Major leaders across Asia and the world mostly voiced approval for Tuesday's agreement between U.S. President Donald Trump and North Korean leader Kim Jong Un to push toward ending Pyongyang's nuclear weapons program, even as South Korea and others adopted a more cautious stance.
South Korean President Moon Jae-in said he told Trump in a phone call that the Singapore summit pact laid down a "big framework" for peace on the Korean peninsula and across the globe.
WATCH: S. Koreans React with Joy, Concern to summit
But Seoul's presidential office said it was still trying to understand Trump's decision to end joint U.S.-South Korean military exercises, long an irritant to North Korea.
Trump announced at a news conference he was terminating the war games and said it would "save us a tremendous amount of money." But the Seoul-Washington drills were not mentioned in the document that Trump and Kim signed.
The next set of exercises were set for August, but Seoul's Defense Ministry said, "At this current point, there is a need to discern the exact meaning and intent of President Trump's comments," adding that there had been no discussions with Washington about the war games. Trump labeled them as "inappropriate" as North Korea moves toward denuclearization.
Chinese Foreign Minister Wang Yi said, "The United States and North Korea have been in a state of antagonism for more than half a century. Today, that the two countries' highest leaders can sit together and have equal talks has important and positive meaning, and is creating a new history."
Japanese Prime Minister Shinzo Abe welcomed Kim's approval of a commitment to complete denuclearization. The Japanese leader thanked Trump for raising the issue of North Korea's abduction of Japanese nationals with Kim and said that "Japan will deal firmly with North Korea face-to-face" on the issue.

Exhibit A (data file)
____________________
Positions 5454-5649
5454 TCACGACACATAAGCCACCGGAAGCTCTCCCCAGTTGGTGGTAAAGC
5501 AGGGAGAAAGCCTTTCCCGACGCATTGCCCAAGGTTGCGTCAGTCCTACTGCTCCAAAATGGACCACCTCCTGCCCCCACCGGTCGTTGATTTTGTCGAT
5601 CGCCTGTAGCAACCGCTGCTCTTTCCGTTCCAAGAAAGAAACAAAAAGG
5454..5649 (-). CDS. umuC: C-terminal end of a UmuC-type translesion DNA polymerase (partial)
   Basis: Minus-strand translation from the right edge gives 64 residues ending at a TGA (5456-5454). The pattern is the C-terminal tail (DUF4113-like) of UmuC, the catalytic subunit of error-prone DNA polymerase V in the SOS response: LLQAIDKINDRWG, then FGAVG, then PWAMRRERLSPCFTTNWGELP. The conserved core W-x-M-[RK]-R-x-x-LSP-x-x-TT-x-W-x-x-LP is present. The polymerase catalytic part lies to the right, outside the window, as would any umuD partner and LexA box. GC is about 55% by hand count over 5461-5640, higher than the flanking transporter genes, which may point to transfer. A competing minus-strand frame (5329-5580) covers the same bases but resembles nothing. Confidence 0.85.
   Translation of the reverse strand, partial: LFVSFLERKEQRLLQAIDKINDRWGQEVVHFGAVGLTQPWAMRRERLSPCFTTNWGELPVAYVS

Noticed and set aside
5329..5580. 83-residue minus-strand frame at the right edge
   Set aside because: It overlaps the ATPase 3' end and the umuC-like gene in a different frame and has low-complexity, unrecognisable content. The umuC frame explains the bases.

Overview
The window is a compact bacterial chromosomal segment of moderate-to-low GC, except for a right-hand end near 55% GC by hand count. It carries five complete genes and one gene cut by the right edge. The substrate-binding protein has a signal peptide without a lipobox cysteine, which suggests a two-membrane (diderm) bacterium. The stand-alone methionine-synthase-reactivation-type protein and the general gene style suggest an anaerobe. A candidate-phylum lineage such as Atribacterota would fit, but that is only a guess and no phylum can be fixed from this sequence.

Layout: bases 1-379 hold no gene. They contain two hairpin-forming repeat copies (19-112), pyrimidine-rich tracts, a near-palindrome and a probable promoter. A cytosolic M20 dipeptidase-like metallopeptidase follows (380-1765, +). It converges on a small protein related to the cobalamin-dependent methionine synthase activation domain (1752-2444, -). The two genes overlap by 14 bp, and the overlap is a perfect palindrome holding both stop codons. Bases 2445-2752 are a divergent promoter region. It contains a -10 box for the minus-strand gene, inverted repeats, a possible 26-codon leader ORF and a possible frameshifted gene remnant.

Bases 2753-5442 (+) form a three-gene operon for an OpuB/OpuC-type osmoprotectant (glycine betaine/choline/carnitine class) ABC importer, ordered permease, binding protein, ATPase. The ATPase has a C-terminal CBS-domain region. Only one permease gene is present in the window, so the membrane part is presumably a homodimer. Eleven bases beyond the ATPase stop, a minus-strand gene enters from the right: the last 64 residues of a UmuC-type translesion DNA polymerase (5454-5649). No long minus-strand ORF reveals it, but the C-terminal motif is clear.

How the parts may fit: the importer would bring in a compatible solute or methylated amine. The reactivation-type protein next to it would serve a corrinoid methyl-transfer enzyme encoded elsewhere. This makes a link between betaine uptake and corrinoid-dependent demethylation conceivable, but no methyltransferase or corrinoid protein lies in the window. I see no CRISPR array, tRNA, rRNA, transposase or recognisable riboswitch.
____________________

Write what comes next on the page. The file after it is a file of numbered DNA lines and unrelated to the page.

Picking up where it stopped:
Russia's Foreign Ministry said the "normalization of American-North Korean relations... is an integral part" of resolving "the problems of the Korean peninsula, including the nuclear one." But Konstantin Kosachev, chairman of the foreign affairs committee in the upper house of the Russian parliament said that Trump's claim that denuclearization of North Korea will start soon is "more of a wish than a fact."
European Union foreign policy chief Federica Mogherini said, "This summit was a crucial and necessary step to build upon the positive developments achieved in inter-Korean relations."
She said the ultimate goal remains the same: "complete, verifiable and irreversible denuclearization." She said the summit statement "gives a clear signal that this goal can be achieved."
British Foreign Secretary Boris Johnson called the Trump-Kim summit "an important step towards the stability of a region vital to global economic growth."
Johnson said Kim's pledge of denuclearization of the Korean peninsula is a signal that he "may have finally heeded the message that only a change of course can bring a secure and prosperous future to the people of North Korea. There is much work still to be done, and we hope Kim continues to negotiate in good faith towards complete, verifiable and irreversible denuclearization."
The head of the United Nations watchdog agency, director general Yukiya Amano, said his agency "stands ready to undertake any verification (of denuclearization) activities" in North Korea as the Kim regime winds down its weapons program.
Iran appeared to be alone in questioning the validity of the signed Trump-Kim pact, with a Tehran spokesman claiming that Trump could nullify any agreement.
"We are facing a man who revokes his signature while abroad," the semi-official Fars news agency quoted Mohammad Bagher as saying, referring to Trump's renunciation of a communique at last weekend's G-7 economic summit after he had left the gathering of world leaders in Canada.